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    Protests in Armenia (16)
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    Protests prompted by the rise in household electricity prices have spread from the Armenian capital to the country’s second largest city.

    GYUMRI (Armenia) (Sputnik) — Protests prompted by the rise in household electricity prices have spread from the Armenian capital of Yerevan to the country’s second largest city of Gyumri.

    "We gather here every day… We have marched in the centre of the city several times, about 1,500 people participated," one of the several dozen activists rallying in the city centre told RIA Novosti.

    Another protester said that Armenians were not satisfied with the living conditions that worsened every year. Between 70,000 and 80,000 people out of about 113,000 residents of Gyumri stay in the city, while others have preferred to leave the country in search for a job, most of them heading to Russia, he added.

    Meanwhile in Yerevan Armenian Police Deputy Chief Valery Osipyan claims that Police will not allow the protesters in the Armenian capital to move closer to the presidential administration.

    Protests erupted in Yerevan on June 19, following a government announcement of a 16.7-percent increase in household electricity tariffs. Two days later, thousands of protesters marched to the presidential residence. Police dispersed the activists, detaining 240 and leaving 25 people seeking medical assistance.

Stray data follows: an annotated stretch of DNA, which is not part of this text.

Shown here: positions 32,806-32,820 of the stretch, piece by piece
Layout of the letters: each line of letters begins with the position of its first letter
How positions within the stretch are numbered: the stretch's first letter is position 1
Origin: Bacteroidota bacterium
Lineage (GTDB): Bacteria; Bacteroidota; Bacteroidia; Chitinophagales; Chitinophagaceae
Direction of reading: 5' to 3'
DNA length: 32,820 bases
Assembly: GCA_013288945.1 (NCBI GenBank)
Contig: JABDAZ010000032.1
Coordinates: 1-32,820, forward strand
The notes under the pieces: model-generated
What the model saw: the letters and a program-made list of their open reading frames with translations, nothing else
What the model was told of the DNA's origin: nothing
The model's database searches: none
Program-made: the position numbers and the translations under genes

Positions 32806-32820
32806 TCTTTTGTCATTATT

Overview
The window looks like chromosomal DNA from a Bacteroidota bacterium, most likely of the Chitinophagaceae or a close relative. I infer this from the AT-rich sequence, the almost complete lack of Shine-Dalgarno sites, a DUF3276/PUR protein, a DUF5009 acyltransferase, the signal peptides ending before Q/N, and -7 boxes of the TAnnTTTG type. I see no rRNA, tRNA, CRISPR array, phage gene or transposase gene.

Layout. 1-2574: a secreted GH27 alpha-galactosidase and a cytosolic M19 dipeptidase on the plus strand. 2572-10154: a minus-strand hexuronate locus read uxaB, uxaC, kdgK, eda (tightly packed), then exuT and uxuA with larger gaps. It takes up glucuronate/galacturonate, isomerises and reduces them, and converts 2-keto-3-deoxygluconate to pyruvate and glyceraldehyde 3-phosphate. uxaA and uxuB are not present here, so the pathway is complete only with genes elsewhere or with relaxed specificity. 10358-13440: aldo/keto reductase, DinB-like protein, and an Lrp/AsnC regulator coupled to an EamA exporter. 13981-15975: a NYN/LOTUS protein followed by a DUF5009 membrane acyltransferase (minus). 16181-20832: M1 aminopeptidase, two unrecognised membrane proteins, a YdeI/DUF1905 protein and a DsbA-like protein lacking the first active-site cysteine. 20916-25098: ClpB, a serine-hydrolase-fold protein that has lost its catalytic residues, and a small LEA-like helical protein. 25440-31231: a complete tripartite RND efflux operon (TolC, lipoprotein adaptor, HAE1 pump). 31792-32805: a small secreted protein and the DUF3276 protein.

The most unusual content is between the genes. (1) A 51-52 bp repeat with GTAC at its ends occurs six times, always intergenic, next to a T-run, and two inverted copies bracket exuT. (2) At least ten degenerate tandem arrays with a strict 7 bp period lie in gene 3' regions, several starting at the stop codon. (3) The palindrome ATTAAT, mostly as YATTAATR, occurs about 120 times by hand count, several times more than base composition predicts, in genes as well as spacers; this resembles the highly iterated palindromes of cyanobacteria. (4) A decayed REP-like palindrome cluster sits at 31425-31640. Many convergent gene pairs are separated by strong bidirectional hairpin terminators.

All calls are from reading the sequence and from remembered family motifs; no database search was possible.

"We won’t let them move by one meter every day," Osipyan said commenting on a protesters’ vow to advance unless the government fulfils at least one of their demands by 21:00 local time [18:00 GMT] Monday.

    Osipyan did not specify what particular steps police would undertake. The protesters are currently in about 60 meters [197 feet] from the administration.

    Earlier in the day, the activists reaffirmed their demands to annul the electricity tariffs increase, to punish policemen, who used excessive force against protesters and to stop prosecution of the participants of the ongoing rally.

    Protests in Armenia (16)


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    electricity price hike, protests, Gyumri, Yerevan, Armenia
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